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Abbott Backs Calls for Royal Commission into Pandemic Response

Brittany Jordan



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Former Prime Minister Tony Abbott has joined calls for a royal commission into Australia’s response to the COVID-19 pandemic, warning that the country should not rest on its laurels and needs to be prepared for future pandemics.

“I do hope that at the end of this process, rather than just saying, ‘Thank God that’s over,’ and just wanting to forget about it. There will be a serious inquiry, a royal commission, if you like, at the national level to look long and hard at what we did right,” the former prime minister told the Institute of Public Affairs’ (IPA) “Australia’s Heartland with Tony Abbott” podcast.

“Because there will be another pandemic. It might be in a year. It might be in a decade; it might be in a century. But there will be another pandemic and it’s important that our successes have the benefit of our considered reflections on what’s gone right and what’s gone wrong,” he said.

The comments from Abbott come after Labor Party members and Independent Senator Rex Patrick have also called for a royal commission.

“We want a bipartisan, fully fledged, fair dinkum royal commission so that all the people who have suffered during these crises can see everything out there on the table,” Labor National President and former Treasurer Wayne Swan told the Nine Network.

Abbott, meanwhile, also acknowledged the challenge Australian leaders faced in dealing with the pandemic, particularly with health advice evolving from day to day.

“There’s a sense in which they’re damned if they do and they’re damned if they don’t,” he said. “And while as a former health minister I tended to put our medical experts on a bit of a pedestal, they’re not infallible.”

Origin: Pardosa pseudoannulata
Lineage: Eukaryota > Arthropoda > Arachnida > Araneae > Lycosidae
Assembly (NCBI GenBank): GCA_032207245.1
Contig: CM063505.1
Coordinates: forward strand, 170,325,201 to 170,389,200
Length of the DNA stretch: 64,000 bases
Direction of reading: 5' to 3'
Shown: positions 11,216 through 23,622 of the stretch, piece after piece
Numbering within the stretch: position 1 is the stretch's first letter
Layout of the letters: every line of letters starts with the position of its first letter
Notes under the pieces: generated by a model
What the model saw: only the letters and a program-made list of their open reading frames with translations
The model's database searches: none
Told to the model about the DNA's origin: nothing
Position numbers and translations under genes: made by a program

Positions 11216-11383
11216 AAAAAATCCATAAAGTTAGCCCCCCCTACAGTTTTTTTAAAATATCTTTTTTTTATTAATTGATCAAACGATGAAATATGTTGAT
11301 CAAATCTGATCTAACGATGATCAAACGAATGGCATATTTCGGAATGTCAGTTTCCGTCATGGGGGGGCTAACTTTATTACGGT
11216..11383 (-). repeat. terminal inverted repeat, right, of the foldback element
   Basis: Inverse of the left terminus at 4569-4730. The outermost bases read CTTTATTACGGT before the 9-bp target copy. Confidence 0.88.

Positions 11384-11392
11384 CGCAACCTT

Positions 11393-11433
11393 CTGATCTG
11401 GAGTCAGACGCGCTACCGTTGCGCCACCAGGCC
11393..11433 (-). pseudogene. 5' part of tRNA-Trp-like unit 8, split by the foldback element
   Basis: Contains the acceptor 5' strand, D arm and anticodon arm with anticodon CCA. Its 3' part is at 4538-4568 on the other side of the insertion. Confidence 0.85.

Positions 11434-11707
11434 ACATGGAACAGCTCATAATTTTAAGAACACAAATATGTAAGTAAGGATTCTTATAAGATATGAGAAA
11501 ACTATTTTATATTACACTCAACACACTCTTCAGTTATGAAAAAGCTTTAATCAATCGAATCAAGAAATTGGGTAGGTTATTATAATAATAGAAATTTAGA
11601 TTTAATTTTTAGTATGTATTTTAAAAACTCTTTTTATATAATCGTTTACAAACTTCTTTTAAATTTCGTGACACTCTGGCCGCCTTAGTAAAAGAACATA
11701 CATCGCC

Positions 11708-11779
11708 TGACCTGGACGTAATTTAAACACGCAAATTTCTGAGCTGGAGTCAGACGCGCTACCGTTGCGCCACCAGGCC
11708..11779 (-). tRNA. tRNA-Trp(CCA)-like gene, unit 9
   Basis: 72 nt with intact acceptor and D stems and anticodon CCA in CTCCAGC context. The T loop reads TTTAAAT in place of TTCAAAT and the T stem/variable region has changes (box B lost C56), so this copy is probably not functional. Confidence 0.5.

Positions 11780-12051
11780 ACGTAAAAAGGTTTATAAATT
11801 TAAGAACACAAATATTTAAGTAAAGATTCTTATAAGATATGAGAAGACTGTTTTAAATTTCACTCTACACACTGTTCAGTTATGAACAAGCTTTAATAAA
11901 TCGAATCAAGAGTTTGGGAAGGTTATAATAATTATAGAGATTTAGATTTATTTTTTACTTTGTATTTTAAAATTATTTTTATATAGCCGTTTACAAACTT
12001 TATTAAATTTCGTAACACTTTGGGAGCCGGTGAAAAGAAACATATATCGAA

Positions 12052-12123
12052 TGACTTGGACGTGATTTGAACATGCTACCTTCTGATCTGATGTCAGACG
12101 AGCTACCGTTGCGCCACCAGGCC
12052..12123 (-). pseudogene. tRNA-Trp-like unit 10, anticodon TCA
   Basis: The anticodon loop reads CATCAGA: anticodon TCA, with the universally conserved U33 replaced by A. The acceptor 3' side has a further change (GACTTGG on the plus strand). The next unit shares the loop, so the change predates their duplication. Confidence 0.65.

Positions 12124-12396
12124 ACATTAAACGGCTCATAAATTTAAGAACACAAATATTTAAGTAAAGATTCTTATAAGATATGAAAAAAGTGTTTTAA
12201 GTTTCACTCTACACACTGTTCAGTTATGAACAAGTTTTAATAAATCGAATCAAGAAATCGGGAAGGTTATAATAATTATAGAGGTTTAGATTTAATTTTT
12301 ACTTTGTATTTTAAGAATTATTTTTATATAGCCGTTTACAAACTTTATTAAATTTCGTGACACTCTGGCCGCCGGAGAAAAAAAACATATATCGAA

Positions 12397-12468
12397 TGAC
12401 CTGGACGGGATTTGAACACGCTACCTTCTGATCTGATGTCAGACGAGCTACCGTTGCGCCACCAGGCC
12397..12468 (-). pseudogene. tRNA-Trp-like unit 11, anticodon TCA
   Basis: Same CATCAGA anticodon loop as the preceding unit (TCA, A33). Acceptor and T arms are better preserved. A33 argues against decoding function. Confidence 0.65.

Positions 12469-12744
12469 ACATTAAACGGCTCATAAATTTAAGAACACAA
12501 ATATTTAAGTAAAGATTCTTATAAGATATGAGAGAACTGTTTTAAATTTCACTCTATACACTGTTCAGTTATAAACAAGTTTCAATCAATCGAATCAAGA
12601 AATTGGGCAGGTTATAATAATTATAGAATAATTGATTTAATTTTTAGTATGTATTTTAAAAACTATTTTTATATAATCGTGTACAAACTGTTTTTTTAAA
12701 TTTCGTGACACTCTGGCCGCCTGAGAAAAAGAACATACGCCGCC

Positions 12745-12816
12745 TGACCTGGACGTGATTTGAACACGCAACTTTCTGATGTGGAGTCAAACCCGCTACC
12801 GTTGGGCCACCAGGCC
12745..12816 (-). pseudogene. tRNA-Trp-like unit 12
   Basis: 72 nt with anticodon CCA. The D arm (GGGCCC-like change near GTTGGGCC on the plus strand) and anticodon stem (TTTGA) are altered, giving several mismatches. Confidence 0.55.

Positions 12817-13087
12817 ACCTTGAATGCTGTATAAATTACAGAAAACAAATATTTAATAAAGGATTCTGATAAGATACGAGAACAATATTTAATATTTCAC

“Certainly, over the course of this whole pandemic, the “science” has shifted from day to day, and it’s been different from state to state,” he added.

“That’s why it would have been better for all of us, if there had been more transparency and if it had been published at the time. Now all of this is in a sense dirty water under the bridge, it is what it is, we are where we are.”

Senator Rex Patrick has recently won an appeal for Australia’s national cabinet to release documents underpinning its decision-making around the pandemic.

The national cabinet was formed in March 2020 and comprises the prime minister as well as the state and territory leaders. Its main aim was to coordinate the nation’s response to COVID-19.

Abbott conceded that segments of the Australian population were suffering under prolonged— and on-and-off again—lockdowns.

“It does grate sometimes when people whose own jobs are entirely secure tell people in insecure jobs that for their own good that their jobs have got to become even less secure,” he said.

“We run risks all the time. Every time we get in the car, we’re running a risk. Every time we get on our bike, we’re running a risk. Every time we go out for a surf, we’re running a risk,” he said.

“There have been many times over the last 18 months when I’ve wondered whether we have in fact got that balance right, safety first is sometimes a pretty dispiriting dictum.”

Brittany Jordan is an award-winning journalist who reports on breaking news in the U.S. and globally for the Federal Inquirer. Prior to her position at the Federal Inquirer, she was a general assignment features reporter for Newsweek, where she wrote about technology, politics, government news and important global events around the world. Her work has also appeared in the Washington Post, the South Florida Sun-Sentinel, Toronto Star, Frederick News-Post, West Hawaii Today, the Miami Herald, and more. Brittany enjoys food, travel, photography, and hoarding notebooks and journals. Her goal is to do more longform features journalism, narrative writing and documentary work, and to one day write a successful novel and screenplay.

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